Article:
A variable annuity is basically a mutual fund investment wrapped in the veneer of an insurance contract. You make payments during the accumulation phase which are deposited into investment subaccounts which fluctuate just like comparable mutual funds. When you begin the payout phase you get your principal plus any gains or losses as a lump sum payment or you can annuitize that same amount into a monthly payment stream.

“What is the difference between unethical and ethical advertising? Unethical advertising uses falsehoods to deceive the public; ethical advertising uses truth to deceive the public.”

Vilhjalmur Stefansson

As its name implies, the variable annuity’s rate of return is not stable because it will vary with the performance of the underlying investment (subaccount). There are many different investment options for the subaccount similar to mutual funds with comparable risk/return profiles. The value of your investment will depend on the performance of the subaccount investment option you choose.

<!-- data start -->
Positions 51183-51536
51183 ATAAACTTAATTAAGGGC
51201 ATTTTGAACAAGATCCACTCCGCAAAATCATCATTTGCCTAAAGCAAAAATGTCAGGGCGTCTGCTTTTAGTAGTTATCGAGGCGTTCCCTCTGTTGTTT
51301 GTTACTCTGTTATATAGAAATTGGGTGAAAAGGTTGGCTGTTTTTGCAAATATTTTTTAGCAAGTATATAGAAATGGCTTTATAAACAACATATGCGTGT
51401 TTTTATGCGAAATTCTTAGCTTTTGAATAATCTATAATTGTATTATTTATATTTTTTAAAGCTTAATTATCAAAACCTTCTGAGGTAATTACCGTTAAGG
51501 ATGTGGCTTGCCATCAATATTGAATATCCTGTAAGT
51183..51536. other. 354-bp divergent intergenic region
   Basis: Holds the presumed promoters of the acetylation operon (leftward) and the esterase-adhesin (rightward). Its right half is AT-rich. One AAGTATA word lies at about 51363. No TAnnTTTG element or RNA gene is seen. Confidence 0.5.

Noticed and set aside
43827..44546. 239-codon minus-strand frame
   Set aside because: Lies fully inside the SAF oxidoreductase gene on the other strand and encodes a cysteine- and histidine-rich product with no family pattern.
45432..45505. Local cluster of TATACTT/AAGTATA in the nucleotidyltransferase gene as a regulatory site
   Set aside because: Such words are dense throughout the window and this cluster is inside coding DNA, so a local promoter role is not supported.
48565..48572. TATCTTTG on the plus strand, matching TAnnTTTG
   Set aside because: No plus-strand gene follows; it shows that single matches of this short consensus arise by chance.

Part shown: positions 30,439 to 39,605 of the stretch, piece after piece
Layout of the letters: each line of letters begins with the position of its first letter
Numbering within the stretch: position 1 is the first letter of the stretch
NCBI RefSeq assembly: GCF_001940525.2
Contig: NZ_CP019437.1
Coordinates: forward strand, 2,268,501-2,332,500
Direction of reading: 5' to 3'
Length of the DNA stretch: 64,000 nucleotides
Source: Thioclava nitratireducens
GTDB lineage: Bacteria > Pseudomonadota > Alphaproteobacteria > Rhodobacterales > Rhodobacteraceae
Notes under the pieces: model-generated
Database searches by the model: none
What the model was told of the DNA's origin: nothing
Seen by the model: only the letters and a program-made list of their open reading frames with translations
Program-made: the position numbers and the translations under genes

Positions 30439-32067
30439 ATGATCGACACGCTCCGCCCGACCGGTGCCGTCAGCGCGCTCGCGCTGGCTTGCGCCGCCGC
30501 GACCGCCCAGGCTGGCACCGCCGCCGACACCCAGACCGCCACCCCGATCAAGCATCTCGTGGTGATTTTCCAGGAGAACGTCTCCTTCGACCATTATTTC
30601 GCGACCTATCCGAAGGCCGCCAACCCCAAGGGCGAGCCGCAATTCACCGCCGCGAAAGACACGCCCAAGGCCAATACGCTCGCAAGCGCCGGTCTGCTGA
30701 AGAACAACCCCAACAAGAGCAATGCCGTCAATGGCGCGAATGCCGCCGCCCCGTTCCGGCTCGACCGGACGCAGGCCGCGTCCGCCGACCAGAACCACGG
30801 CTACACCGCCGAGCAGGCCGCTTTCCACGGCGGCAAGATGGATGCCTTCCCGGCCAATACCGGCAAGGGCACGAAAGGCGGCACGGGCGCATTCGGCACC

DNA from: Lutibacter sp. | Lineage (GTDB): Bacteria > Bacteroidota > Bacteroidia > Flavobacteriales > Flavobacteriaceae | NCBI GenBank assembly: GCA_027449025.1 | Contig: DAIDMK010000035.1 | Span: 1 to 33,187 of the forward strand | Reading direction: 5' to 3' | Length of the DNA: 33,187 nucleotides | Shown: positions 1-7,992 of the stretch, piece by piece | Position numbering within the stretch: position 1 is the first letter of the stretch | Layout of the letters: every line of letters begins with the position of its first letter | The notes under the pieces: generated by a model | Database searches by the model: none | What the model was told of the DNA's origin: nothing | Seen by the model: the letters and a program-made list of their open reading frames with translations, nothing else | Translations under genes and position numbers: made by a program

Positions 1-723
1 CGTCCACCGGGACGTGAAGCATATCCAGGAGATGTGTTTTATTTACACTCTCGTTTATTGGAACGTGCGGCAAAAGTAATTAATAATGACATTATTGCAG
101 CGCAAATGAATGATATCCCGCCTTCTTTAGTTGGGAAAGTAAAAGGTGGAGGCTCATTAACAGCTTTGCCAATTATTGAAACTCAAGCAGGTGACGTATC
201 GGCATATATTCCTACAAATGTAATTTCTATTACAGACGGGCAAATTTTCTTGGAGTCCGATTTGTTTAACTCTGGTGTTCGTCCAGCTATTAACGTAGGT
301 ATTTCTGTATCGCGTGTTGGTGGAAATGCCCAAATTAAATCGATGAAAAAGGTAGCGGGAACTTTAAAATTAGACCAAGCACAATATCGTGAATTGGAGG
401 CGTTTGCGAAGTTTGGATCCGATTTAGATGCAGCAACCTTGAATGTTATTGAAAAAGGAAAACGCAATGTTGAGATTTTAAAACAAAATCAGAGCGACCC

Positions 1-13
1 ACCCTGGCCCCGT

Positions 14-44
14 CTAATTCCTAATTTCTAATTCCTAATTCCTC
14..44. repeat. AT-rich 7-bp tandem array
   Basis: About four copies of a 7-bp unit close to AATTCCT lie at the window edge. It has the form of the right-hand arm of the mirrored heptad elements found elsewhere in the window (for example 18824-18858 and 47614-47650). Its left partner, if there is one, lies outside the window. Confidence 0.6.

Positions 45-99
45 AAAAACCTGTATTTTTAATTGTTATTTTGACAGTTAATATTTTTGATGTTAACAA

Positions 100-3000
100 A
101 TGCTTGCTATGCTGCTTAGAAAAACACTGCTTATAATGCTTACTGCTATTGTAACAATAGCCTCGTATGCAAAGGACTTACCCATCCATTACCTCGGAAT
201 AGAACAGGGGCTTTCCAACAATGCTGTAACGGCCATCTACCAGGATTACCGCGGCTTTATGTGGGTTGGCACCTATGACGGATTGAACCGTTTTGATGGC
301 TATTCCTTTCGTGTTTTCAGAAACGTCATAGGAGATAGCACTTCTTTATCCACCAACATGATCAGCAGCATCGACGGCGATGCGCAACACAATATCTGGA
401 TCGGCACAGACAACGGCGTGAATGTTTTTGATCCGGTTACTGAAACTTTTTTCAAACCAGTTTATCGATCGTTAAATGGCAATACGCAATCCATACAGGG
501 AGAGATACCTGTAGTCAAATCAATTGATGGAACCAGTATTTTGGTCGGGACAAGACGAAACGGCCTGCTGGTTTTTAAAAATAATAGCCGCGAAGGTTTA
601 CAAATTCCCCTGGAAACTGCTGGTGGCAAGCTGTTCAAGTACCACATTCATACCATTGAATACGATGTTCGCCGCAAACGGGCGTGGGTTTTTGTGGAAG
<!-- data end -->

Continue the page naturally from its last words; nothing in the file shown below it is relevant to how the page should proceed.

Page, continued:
What separates the variable annuity from a conventional mutual fund is the insurance wrapper and the high costs associated with it. Below are some of the more common features included in the insurance wrapper:

  1. Tax deferred earnings.
  2. Account is not subject to annual contribution limits like other tax deferred investments such as IRA’s or 401K’s.
  3. Guarantee against loss of capital (but usually only if you die).
  4. Death benefit.
  5. Annuity payout options offering periodic payments upon retirement.
  6. Withdrawals before age 59 ½ are subject to a 10% penalty except under certain narrow circumstances and are taxed as ordinary income.
  7. Withdrawals after age 59 ½ are taxed as ordinary income.

One of the major complaints against variable annuities is the sometimes steep fees associated with this insurance wrapper which may include the following:

“Any prospective customer who takes the time to understand variable annuities runs away screaming”

Forbes